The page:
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Demand for Occasional Use and Satellite Newsgathering Smoothing Out

By Caleb Henry | February 3, 2014
OU newsgathering years

Brad Grady, NSR senior analyst
Photo: NSR

[Via Satellite 02-03-2014] The even-odd year oscillation of demand in the occasional use (OU) and satellite newsgathering (SNG) market is leveling out to a more regular year-over-year pace. A number of factors are playing into this change, but the primary influence is the gradual build up of fiber optic at large venues. As fiber grows into a permanent network around large events that typically require satellite, the need for bandwidth around them has begun to fall.

“The higher end bandwidth demand is diminishing because they are not having multiple redundancies,” said Brad Grady, senior analyst at Northern Sky Research (NSR). “They are only having one feed as the redundancy for the terrestrial system.”

High value media events like elections or the Olympic Games typically occur even years. To ensure uninterrupted coverage, venders often employed multiple back ups in the form of satellite, but as confidence grows in fiber, fewer levels of redundancy are being taken. Nevertheless, Grady says satellite will not disappear completely from these events because, despite losing ground to the permanency of fiber, satellite remains the number one back up option.

“It looks really bad if during the middle of the Super Bowl, [or] at the last 10 seconds of the game, the signal drops out because somebody cuts the fiber line or there is a switching problem with the fiber optic network,” he explained. “So there will always be a satellite that is transmitting the signal to a centralized distribution network. It will always be there, but its going to play a more limited role going forward, especially if you go outside that role and start talking about things like major league baseball games or just regular pre-season or mid-season NFL games. Satellite might not even be on location because there’s not that pressure where it is completely unacceptable to lose the signal.”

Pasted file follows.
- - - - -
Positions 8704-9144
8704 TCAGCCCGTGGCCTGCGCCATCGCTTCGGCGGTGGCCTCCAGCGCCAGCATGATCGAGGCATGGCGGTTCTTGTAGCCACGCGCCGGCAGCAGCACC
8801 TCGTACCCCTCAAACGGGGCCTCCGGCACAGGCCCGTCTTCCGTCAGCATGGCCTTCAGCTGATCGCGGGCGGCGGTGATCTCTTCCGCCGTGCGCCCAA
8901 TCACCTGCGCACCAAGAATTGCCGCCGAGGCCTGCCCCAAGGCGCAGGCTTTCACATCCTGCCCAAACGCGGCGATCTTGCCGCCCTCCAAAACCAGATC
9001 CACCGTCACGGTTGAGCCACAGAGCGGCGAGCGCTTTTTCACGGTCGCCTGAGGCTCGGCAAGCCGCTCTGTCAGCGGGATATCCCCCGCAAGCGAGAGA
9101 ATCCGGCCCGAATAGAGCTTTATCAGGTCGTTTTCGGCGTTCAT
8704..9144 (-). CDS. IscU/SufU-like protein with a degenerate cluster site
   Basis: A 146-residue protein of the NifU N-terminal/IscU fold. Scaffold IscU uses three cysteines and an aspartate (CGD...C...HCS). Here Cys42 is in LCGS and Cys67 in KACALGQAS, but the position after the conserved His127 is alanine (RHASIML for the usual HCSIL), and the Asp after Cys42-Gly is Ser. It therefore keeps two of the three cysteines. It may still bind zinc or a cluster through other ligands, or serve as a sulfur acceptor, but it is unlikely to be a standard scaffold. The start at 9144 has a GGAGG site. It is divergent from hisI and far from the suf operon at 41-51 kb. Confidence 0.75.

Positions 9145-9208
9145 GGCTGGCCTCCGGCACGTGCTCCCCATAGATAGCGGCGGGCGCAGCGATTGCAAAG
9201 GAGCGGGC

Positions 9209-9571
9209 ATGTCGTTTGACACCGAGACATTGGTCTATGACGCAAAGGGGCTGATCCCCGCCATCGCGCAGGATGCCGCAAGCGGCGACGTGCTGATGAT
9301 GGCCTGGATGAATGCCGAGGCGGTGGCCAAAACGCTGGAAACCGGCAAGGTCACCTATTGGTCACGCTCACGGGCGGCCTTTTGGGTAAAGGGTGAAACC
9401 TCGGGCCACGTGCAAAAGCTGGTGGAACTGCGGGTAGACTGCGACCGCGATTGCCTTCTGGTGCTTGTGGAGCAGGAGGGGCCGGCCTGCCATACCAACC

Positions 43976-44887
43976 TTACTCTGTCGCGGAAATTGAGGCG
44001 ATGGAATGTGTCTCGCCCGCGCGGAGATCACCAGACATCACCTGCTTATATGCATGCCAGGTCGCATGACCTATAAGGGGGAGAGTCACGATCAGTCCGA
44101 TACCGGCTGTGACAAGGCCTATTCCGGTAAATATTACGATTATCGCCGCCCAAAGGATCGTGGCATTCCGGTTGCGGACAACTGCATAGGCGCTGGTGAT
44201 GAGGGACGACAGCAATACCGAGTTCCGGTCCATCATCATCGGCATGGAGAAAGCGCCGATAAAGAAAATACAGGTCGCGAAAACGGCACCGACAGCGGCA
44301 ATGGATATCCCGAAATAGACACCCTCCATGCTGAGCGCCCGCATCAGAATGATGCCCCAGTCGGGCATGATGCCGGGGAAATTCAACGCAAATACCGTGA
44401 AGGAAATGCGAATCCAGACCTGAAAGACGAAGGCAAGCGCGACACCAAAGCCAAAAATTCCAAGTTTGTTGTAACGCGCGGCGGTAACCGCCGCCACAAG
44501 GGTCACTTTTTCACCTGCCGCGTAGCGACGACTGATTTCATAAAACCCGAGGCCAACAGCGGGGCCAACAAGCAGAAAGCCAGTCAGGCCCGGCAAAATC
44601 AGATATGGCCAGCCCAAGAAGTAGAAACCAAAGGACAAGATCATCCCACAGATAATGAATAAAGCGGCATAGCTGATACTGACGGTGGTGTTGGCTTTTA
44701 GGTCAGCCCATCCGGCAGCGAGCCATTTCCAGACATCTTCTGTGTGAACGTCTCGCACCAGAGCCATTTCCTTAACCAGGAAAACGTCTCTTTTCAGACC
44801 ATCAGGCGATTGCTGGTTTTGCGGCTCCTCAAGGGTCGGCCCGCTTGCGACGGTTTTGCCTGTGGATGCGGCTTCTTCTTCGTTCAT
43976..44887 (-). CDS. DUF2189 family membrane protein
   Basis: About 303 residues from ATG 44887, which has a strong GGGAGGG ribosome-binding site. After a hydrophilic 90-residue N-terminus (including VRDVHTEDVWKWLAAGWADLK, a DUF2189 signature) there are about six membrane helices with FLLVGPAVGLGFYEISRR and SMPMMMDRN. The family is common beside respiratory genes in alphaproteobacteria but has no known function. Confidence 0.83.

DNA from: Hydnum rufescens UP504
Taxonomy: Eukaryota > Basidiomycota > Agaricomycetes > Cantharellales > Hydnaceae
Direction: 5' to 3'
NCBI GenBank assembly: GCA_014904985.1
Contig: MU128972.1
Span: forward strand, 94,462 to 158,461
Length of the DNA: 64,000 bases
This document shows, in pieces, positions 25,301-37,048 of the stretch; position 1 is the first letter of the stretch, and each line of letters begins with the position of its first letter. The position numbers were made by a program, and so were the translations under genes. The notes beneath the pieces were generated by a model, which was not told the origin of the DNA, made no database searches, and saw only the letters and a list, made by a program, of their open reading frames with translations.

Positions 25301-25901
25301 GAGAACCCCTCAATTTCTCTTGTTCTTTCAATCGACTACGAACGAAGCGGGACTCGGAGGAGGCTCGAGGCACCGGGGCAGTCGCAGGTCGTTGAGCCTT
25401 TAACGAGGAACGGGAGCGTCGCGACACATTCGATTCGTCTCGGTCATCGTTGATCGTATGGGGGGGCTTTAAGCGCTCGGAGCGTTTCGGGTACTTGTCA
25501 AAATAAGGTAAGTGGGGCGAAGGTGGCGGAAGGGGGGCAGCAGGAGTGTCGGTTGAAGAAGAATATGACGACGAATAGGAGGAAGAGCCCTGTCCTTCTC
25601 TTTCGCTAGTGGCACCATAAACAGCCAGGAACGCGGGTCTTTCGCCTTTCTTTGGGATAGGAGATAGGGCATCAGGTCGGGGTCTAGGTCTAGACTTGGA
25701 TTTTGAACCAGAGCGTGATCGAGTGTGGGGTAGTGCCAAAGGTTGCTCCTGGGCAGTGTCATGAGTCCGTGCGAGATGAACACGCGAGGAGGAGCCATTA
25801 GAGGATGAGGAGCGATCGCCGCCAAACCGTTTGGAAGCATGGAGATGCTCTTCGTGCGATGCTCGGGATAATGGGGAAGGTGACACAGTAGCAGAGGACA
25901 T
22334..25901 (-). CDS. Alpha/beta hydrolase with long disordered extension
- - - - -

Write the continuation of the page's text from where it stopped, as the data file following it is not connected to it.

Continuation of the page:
Instead of playing a primary coverage role at large, climatic events, satellite is expected to grow its coverage of smaller activities, especially outside of the United States and Europe. Smaller venues lack a cost-effective means to run fiber when hosting atypically large events. When they are selected for events with lots of media coverage, satellite remains the best choice to broadcast, especially in HD or 4K.

“For the games leading up to the World Cup, depending on where those games are taking place, fiber might not be there, or might be unreliable,” said Grady. “Sometimes the terrestrial infrastructure just isn’t developed enough to support that higher quality production occurring at that stadium where it doesn’t occur everyday.”

Sharing the blame for diminishing demand in the OU/SNG market are internal pressures caused by new compression techniques and changes in frequencies. Grady noted a steady migration within the satellite industry from C-band to Ku, Ka and GEO-HTS. Combined with the switch to IP-based systems or file-based workflows, less bandwidth is needed to live-cover events. Simplified equipment is also making on-site compression easier than before, which is an attractive cost saver to news gatherers. This allows operators to sell more bandwidth and is helping to even out the odd year slump.

“If they have the new equipment, then they need less people on-site,” Grady added. “They don’t need a dedicated satellite technician. Whereas before if you had a really large C-band antenna or even a Ku-band antenna, you would need a dedicated satellite technician to enable the link and make sure the modem is up and working. So the simplification of graphic equipment is a big factor there.”